‘Solve visa issues to attract students here’

MALAYSIA aims to be a talent hub for countries in the Global South but long-standing visa issues, unless addressed, could hamper the target of having 250,000 quality students making us a destination of choice.

Many systemic issues, particularly those involving international students, still plague the country’s higher education sector, said Vice Chancellor’s’ Council for Private Universities (VCCPU) chairman Prof Mushtak Al-Atabi.

Securing a visa and the challenges of opening bank accounts, working part-time to fund their studies and gaining employment upon graduation, are some of the problems that need to be addressed.

“Despite it being cheaper to study here, getting a student visa in Malaysia is even more difficult than in Australia or the United Kingdom, which is what makes us an unattractive destination for parents looking to send their children abroad,” he said at the VCCPU and Education Malaysia Global Services (EMGS) roundtable on June 6.

The event was held to discuss the country’s tertiary education landscape for international students.

While the visa application process for new students has improved, National Association of Private Educational Institutions (Napei) secretary-general Dr Teh Choon Jin said problems exist for postgraduate international students who want their dependents to accompany them here, he told StarEdu.

For example, Teh said, international students wanting to bring their families along can only do so after they have entered the country and secured a student pass endorsement on their passports.

This process, said Teh, takes about a month.

“Only then can the students apply for a social pass so that their families can enter Malaysia.

“Once they are here, the students will then have to apply for a dependent pass,” he said, adding that the process cannot be done while the dependents are still in their home countries.

Teh said a long list of documents also needs to be prepared and endorsed by the students’ respective embassies or high commissions.

“The delay in getting the dependent pass approval on time within the social visa validity period often results in the dependents having to leave the country as the social pass cannot be extended with a special pass,” he said, adding that international students must apply for a new student pass or visa when changing programmes or progressing from one level to another, such as from a diploma to a bachelor’s degree.

Teh said students who are progressing from a language centre to an institution of higher learning are required to leave the country to apply for a student pass or visa before they can re-enter Malaysia.

Similarly, students who are in the diploma programme but are transferring to a similar programme in another institution must leave the country to apply for a student pass or visa.

This requirement, he said, may cause inconvenience to students and should be reviewed.

The renewal process for student passes and visas is also too rigid; right now, students are not sure whether they can extend their visas if they decide to continue their studies, he said.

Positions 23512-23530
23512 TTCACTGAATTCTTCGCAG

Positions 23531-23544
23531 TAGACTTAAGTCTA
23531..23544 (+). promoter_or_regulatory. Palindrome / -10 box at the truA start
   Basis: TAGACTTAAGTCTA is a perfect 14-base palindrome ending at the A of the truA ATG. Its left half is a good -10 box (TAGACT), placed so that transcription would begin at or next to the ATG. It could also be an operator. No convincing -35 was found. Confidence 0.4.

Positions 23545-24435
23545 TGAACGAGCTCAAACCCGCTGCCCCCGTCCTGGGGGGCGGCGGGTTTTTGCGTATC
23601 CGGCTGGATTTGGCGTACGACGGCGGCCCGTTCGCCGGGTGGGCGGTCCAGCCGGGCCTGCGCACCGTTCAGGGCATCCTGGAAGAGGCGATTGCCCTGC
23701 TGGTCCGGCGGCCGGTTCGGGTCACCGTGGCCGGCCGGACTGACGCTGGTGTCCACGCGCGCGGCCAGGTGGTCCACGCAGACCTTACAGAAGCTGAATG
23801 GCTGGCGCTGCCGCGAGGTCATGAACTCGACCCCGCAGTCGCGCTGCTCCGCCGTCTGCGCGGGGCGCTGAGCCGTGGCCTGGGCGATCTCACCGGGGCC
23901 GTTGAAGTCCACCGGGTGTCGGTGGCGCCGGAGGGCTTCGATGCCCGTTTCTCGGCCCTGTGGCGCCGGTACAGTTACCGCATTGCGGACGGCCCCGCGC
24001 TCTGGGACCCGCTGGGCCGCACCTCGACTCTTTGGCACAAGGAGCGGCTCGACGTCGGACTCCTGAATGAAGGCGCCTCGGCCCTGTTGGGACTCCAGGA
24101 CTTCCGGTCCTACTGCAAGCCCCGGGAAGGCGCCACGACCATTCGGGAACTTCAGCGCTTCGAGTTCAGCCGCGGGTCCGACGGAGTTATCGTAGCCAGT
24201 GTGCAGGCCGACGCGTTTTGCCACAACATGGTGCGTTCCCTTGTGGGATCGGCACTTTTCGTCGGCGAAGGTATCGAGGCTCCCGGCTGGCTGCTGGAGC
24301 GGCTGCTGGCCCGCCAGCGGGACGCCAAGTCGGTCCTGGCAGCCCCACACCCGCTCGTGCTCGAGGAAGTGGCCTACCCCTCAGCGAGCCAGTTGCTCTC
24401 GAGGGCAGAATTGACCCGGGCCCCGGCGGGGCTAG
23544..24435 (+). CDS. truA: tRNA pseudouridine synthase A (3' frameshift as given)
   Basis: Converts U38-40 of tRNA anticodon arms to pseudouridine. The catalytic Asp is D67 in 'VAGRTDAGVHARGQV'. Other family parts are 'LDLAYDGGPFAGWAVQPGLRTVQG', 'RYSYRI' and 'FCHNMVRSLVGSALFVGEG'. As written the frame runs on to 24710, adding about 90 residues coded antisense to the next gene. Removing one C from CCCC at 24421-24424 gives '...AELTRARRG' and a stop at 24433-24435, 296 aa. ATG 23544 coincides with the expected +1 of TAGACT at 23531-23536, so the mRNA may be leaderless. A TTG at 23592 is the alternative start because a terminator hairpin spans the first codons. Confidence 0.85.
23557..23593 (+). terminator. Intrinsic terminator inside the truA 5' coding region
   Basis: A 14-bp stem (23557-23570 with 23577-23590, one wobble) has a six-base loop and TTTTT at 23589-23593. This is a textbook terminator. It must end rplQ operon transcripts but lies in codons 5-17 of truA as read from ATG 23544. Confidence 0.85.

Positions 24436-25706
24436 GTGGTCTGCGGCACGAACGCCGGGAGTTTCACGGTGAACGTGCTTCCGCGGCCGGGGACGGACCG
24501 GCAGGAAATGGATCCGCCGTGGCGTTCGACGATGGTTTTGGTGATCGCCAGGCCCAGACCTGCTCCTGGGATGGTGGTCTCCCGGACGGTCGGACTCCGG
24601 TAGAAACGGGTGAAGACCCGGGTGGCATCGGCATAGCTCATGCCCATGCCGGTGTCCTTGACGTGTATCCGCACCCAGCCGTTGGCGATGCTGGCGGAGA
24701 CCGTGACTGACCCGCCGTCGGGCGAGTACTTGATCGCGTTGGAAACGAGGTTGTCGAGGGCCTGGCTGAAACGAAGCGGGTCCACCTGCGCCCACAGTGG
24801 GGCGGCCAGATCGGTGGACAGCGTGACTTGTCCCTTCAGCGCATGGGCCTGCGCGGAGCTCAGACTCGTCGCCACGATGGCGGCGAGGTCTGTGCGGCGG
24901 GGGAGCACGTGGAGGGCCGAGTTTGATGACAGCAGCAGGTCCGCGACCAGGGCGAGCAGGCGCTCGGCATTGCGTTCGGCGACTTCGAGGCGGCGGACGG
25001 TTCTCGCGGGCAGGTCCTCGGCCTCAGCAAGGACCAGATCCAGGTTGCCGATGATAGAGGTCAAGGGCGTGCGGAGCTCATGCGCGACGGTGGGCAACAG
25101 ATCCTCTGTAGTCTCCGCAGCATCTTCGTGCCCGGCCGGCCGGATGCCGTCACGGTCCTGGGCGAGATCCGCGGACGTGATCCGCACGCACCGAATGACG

“Students also tell us that they fear being stopped by the authorities for not carrying their passports with them when they are outside their accommodation as they were told that they need to have the document with them at all times,” he said.

UCSI Group Strategic Office vice-president Sheikh Fahmy Sheikh Mohamed said students might end up looking elsewhere to study if they get frustrated with the long wait for the visa, which can take up to six months. “We must also be aware that more emerging nations are working hard to be education hubs in their own right,” he said, adding that countries like Vietnam, Indonesia, India, Saudi Arabia and the United Arab Emirates (UAE) are enhancing their educational offerings.

“Many famous universities have international branch campuses in these nations.

“And while Malaysian universities have done well in global rankings, universities in other emerging nations are also catching up,” he said.

EMGS chief executive officer Novie Tajuddin said the principal body that manages the movement of international students in Malaysia, including facilitating visa processing, has a charter to complete processing applications in 14 days.

Delays, he explained, could happen at the Immigration Department as incomplete documents cannot be processed.

“If documents are complete, normally there won’t be any issue,” he added.

To continue attracting international students, Malaysia needs to stay competitive, said Teh.

To achieve the Malaysia Education Blueprint 2015-2025 (Higher Education) target of getting 250,000 international students here by 2025 and to make the country a hub of educational excellence, all stakeholders must be student-centric and empathetic to students, and should work hand in hand to facilitate the growth of international students in Malaysia, he said.

“Currently, there are no clear policies that allow international students to be eligible for post-study work visas upon completion of their studies here.

“We should allow international students to be granted post-study work visas for an initial two-year period, after which employers may decide to extend the employment of these graduates under work visas.